This is where individuals are treated in an equal manner, despite differences in areas such as race, class, gender or religion; all people start on a level playing field. Secondly, communist state socialism advocates absolute social equality; where there are very little or no economic differences between individuals, therefore leading to a very equal standard of living. Social democrats on the other hand, reject absolute social equality. One of the reasons behind this is because they feel that total equality would not provide incentives; any material or monetary incentives would create a small degree of inequality.
Social democrats instead subscribe to achieving relative social equality, which is a substantial degree of equality, where economic differences between individuals are considerably shrunk. Finally, third way socialists largely reject social equality, just believing in equality of opportunity. Equality can also be seen as determining other socialist beliefs, for example views regarding capitalism; Marxists fully oppose capitalism as it is fully incompatible with their desired form of equality, social democrats allow reformed capitalism as it doesn’t violate their belief in relative social equality.
Equally, the third way is relatively pro-free market, possibly because it is compatible with equality of opportunity. One could argue that equality is the most important aspect of socialist ideology as it is what best distinguishes it from other ideologies; the belief of social equality, by many socialists, is a clear separation from the likes of liberalism. Classical liberals like third way socialists advocate equality of opportunity, but not any form of social equality.
This is primarily because it would infringe on many individual’s negative freedom; the redistribution of income needed for greater social equality requires the forced collection of the income or wealth of those who are affluent. Traditional conservatives on the other hand, reject the notion of equality. Goodwin states that this is because of the conservative belief in the natural hierarchy of human nature, meaning that ‘some people are innately ‘superior’ to others, it is both reasonable and natural that they should govern.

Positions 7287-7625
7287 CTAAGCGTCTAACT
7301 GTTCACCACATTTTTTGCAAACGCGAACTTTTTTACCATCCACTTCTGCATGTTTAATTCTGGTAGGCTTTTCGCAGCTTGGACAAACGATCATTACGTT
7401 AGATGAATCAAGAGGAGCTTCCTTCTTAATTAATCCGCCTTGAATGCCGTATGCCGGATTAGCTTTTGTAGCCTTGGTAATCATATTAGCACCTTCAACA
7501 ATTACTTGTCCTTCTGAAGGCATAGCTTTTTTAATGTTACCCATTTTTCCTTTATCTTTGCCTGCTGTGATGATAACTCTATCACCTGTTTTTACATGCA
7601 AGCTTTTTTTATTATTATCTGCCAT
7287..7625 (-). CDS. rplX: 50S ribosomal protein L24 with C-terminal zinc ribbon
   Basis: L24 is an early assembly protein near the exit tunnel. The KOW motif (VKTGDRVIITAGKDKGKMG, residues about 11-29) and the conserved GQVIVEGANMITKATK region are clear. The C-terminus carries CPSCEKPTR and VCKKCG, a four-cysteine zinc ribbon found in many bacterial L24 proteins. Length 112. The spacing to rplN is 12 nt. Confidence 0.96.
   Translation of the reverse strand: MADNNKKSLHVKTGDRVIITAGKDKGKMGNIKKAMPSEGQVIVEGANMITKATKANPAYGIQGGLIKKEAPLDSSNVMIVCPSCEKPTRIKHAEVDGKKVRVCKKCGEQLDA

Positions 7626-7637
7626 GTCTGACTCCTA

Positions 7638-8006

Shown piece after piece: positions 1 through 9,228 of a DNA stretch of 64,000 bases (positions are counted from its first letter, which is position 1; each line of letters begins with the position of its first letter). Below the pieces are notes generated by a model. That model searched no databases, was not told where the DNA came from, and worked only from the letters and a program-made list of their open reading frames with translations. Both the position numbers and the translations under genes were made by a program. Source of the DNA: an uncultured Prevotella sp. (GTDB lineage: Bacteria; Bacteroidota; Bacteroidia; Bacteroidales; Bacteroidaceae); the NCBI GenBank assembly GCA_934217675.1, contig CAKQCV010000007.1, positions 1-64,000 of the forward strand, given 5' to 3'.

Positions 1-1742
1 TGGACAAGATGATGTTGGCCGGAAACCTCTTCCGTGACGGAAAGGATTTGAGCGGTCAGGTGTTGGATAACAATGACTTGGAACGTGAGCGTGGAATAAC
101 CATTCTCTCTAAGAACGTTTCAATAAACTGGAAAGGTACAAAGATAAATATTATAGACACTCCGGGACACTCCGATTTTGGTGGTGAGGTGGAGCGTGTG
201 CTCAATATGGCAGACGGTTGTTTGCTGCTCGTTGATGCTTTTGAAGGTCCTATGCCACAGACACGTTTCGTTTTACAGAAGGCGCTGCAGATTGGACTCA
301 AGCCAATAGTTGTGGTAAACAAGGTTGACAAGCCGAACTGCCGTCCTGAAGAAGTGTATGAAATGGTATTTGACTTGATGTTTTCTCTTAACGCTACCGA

Furthermore, an elite group can embody a collective wisdom beyond that of mere individuals’.  Equality can be seen as a defining element of a socialist outlook as it is viewed as essential by all strands; social equality, which arguably distinguishes socialism from other ideologies, is practised by all except the third way. Equality also helps determine other aspects of the socialist ideology, one of the reasons why many socialists oppose capitalism is because of its effects of levels of equality. Equality is a key part of socialism and arguably what defines it.
Common ownership is often associated with socialist beliefs and governments, but one could argue that it is not a defining element of the ideology, due to the third way’s emphasis on predominately private ownership. State socialists desire the common ownership of all the means of production. Social democrats however advocate a mixed economy, this is where a significant public sector coexists with private ownership; in the immediate post-war decades Western European nations had mixed economies, constructed through nationalisation of industries such as transport and utilities.
The third way on the other hand, prefers a largely privately owned economy, accepting and sometimes extending privatisation. Common ownership differs from the emphasis placed by some other ideologies on the importance of private property. For example, Heywood states liberals ‘believe that property reflects merit: those who work hard and possess talent will, and should, acquire wealth. Property, therefore, is ‘earned’’.  Liberals could therefore see common ownership as unjustified and depriving individuals of the reward for their labour.